Are the Assumptions in Morningstar’s Report Valid?
In a recent report, data and research firm Morningstar concluded annuities aren’t meaningfully useful to 95% of affluent investors. A report that casts doubt on the value of an entire class of insurance products will inevitably get a response, which is where finance writer Oisín Breen comes in. In his article on RIA Biz, Breen takes Morningstar to task not for their conclusions, but for the math they used to reach those conclusions and the assumptions that math is built on.
Among the assumptions Morningstar seemingly makes are that these individuals will gain substantial income from Social Security or a pension:
“Annuities aren’t that beneficial for participants for whom Social Security or an inflation-adjusted pension provides a high level of income,” writes Spencer Look, Morningstar associate director for retirement studies and public policy.
Both protect against market and longevity risk, he adds.
“Higher-wealth participants can more or less self-insure,” according to the report, co-authored by Aron Szapiro, Morningstar head of retirement studies and public policy.
Of course, it takes money (and assets) to dismiss insurance out of hand to protect future income.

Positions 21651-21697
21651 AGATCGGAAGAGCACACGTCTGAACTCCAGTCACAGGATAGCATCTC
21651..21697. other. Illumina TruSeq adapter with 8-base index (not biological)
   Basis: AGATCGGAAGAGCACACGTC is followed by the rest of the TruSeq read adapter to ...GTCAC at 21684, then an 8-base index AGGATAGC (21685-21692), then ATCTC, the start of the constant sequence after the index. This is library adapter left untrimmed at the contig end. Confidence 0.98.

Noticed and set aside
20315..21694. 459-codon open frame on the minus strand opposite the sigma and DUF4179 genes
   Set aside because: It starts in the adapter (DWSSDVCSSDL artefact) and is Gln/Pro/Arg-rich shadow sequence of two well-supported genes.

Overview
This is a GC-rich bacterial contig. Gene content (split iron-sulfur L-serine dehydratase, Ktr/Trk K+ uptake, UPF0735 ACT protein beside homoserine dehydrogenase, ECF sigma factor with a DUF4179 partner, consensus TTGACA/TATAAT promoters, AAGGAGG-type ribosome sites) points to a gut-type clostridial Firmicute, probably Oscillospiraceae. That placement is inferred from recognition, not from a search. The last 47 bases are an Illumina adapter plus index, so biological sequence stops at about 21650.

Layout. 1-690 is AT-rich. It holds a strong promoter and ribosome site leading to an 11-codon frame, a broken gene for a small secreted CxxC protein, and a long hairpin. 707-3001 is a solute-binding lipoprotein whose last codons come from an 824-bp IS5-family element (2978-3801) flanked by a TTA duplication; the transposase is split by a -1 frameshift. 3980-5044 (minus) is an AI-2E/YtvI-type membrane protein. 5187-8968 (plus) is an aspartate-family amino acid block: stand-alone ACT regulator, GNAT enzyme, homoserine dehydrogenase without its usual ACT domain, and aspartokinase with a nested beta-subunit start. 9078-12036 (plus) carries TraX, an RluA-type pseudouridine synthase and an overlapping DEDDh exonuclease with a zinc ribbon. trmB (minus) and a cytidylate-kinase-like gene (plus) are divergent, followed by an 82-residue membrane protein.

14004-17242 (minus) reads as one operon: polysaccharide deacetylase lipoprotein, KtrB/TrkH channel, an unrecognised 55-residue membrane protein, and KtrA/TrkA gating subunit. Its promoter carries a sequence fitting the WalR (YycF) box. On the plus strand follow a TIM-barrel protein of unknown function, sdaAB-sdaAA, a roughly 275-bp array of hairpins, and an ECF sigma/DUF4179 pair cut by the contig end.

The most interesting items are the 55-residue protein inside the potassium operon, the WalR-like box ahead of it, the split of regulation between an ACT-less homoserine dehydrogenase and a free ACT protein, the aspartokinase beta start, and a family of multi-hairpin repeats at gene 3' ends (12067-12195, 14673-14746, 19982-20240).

Breen called on a number of annuity experts, including RetireOne CEO and co-founder David Stone, to provide a counterpoint to Morningstar’s conclusions.
“There’s a bit of nonsense in play here … we see higher-net-worth investors utilizing annuities not so much to prevent running out of money, but to ensure a certain standard of living that cannot be diminished,” says RetireOne founder and CEO, David Stone, via email.
Besides, annuities can be instrumental in maximizing the benefits from Social Security, the annuities marketplace CEO adds.
“An annuity [can] supplement the bridge period from when a person stops working through the period during which they maximize social security benefits by delaying.
“This isn’t an ‘either or’ scenario …’”
Breen also points out that the Morningstar report “presumes that Social Security’s solvency and cash flow are as certain as the moon’s rotation around the earth.” The article continues:
Stone argues that advisors can see for themselves that the whole system is headed for a test based upon a 2022 report that shows the surplus in social security trust funds running dry by 2035 – without a big government intervention, according to Stone.
To their credit, Morningstar didn’t refute this statement, and are evidently working on a second report about consequences for advisors when Social Security no longer provides the level of guaranteed income it does today. As Morningstar’s Spencer Look says in the article, “If retirees’ level of guaranteed income from Social Security goes down, there will likely be more room for annuities.”